Law Enforcement Week
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Law Enforcement Week
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Law Enforcement Week
3 / 6 Show Caption + Hide Caption – Command Sgt. Maj. Scott Anderson, Col. Laurence Lobdell, Maj. Gen. Blake Ortner, and Col. Thomas Russell-Tutty pause for a photo opportunity behind the Thin Blue Line flag cake in honor of Law Enforcement Week. Camp Arifjan Kuwait, May 7, 2017. (Phot... (Photo Credit: U.S. Army) VIEW ORIGINAL
Law Enforcement Week
4 / 6 Show Caption + Hide Caption – Sgt. Maj. Michael Benton stands tall holding a candle to honor those who gave the ultimate sacrifice in the line of duty during a Law Enforcement Candle Light vigil held on Camp Arifjan, Kuwait, May 5, 2017. (Photo by U.S. Army Reserve Pvt. 1st Class... (Photo Credit: U.S. Army) VIEW ORIGINAL
Law Enforcement Week
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Law Enforcement Week
6 / 6 Show Caption + Hide Caption – Silver and Bronze Order of the Marechaussee medals are held before being awarded by Col. Lawrence Lobdell during a Law Enforcement Banquet. Medals were awarded to: Silver-Command Sgt. Maj. Scott Anderson, Bronze-Lt. Col. Andrea Sampson, Maj. Aaron C... (Photo Credit: U.S. Army) VIEW ORIGINAL

CAMP ARIFJAN, KUWAIT- Red and blue police lights illuminated the night sky in front of the Zone 1 chapel here on Friday, May 5, 2017, officially kicking off the start of Law Enforcement weekend.

Personnel from Operation Spartan Shield and Operation Inherent Resolve gathered together for a candlelight vigil on Friday evening. Col. Laurence Lobdell, Combined Joint Task Force-Operation Inherent Resolve, spoke about the importance of remembering those law enforcement officers who have made the ultimate sacrifice. Paul Harvey's short but powerful video "Policeman" was shown, highlighting the split second decision-making required in emergency response circumstances. At the ceremony's conclusion, each attendee held a white candle to honor the fallen in a show of unity. Many in the audience had personal reasons for attending, evident by the powerful silence as the names of the fallen since the beginning of 2017 were read aloud.

Saturday morning's observance of Law Enforcement Weekend began with a 5K run. This run reminded runners of the sacrifices police officers make daily. Many runners wore law enforcement related apparel, including t-shirts adorned with versions of the "Thin Blue Line" symbol. One person even ran wrapped in a NYPD flag.

On Sunday evening, in a room lined with all 50 state flags, Soldiers, Sailors and civilians attended a banquet dinner which marked the final event of the Law Enforcement weekend. The dinner was highlighted by the re-enlistment of Staff Sgt. Jenna Barge, one Soldier receiving a Silver Order of the Marechaussee, and 11 more Soldiers receiving a Bronze Order of the Marechaussee.

The Order of the Marechaussee was created by the Military Police Regimental Association to recognize exceptional dedication, competence and contribution to the Military Police Corps. To merit elevation to the Silver Order level, nominees must render at least 20 years of significant service or support to the Military Police Corps Regiment. To merit recognition as a Bronze Order level, nominees must have rendered at least 10 years of significant service. Additionally, nominees must also have had an outstanding and positive impact in various positions of increased responsibility during their service. Since the presentation of the first Marechaussee awards in September 2000, only 8 Gold, 283 Silver, and 1,961 Bronze medals have been awarded.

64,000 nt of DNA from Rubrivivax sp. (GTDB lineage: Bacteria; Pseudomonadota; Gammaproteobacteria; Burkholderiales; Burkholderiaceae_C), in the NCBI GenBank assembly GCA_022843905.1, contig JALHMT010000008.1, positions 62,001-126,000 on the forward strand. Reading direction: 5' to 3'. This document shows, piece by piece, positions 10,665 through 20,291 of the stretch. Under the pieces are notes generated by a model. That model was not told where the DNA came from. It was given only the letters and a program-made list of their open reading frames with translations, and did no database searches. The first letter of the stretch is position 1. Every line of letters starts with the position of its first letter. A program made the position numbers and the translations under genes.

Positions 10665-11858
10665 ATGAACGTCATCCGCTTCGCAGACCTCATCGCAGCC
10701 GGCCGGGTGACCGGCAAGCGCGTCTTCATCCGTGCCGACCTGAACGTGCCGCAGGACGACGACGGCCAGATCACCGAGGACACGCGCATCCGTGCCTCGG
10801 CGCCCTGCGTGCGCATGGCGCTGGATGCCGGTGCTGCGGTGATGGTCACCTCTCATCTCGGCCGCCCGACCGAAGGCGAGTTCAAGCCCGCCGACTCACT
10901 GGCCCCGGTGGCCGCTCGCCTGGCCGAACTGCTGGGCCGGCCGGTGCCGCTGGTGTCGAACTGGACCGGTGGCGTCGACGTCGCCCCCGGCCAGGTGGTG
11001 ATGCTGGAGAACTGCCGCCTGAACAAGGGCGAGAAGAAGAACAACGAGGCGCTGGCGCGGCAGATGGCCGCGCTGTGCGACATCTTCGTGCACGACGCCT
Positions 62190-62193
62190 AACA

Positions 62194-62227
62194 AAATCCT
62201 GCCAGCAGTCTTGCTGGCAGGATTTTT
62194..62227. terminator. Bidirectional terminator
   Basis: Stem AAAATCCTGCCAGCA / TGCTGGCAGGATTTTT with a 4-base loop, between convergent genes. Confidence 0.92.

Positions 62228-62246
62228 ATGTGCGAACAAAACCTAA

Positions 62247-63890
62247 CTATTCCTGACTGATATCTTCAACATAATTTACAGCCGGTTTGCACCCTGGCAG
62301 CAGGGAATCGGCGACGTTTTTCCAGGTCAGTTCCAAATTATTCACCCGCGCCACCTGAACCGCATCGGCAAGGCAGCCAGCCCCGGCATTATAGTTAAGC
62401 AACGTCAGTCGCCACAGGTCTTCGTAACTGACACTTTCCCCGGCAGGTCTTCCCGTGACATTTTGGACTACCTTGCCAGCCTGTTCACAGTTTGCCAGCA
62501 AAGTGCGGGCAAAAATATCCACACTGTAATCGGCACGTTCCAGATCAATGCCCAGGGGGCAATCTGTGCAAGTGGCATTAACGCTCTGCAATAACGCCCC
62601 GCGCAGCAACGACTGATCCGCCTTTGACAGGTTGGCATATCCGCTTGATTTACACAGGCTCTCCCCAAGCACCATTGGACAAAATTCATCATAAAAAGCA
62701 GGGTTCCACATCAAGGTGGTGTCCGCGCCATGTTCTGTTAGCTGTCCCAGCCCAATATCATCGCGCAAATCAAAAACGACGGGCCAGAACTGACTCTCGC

When asked what being awarded the Marechausee meant to her, Lt. Col. Andrea Sampson, U.S. Army Central Forensics Exploitation Lab Officer, explained "usually when you PCS (permanent change of station), you will get awards that are based on what the Soldiers under your command have achieved. This is recognition of what you've done in your career. Essentially the cherry on top." She continued to say that she was "fortunate to work for great people."

Col. Russell Davis, who in civilian life works with the U.S. Drug Enforcement Agency, was the evening's guest speaker. He lamented the negative coverage of law enforcement in social media. He explained that, often, negative stories overshadow the good news coming from police departments and other law enforcement organizations. He warned, however, that even a single "bad apple" can create a wave of undesirable press.

Criminal Investigation Command Master Sgt. Frank Jeppe also spoke to the group. "It is easy to get lost in the job. Remember who you are, what your job is and what you mean to the community. If it wasn't for community, we wouldn't have jobs" he said.

The thin blue line formed by our nation's law enforcement professionals is the difference between civility and potential chaos. Overall, the weekend served as a great reminder of both those who have made the ultimate sacrifice and those who sacrifice each day to ensure our freedom and safety both home and abroad.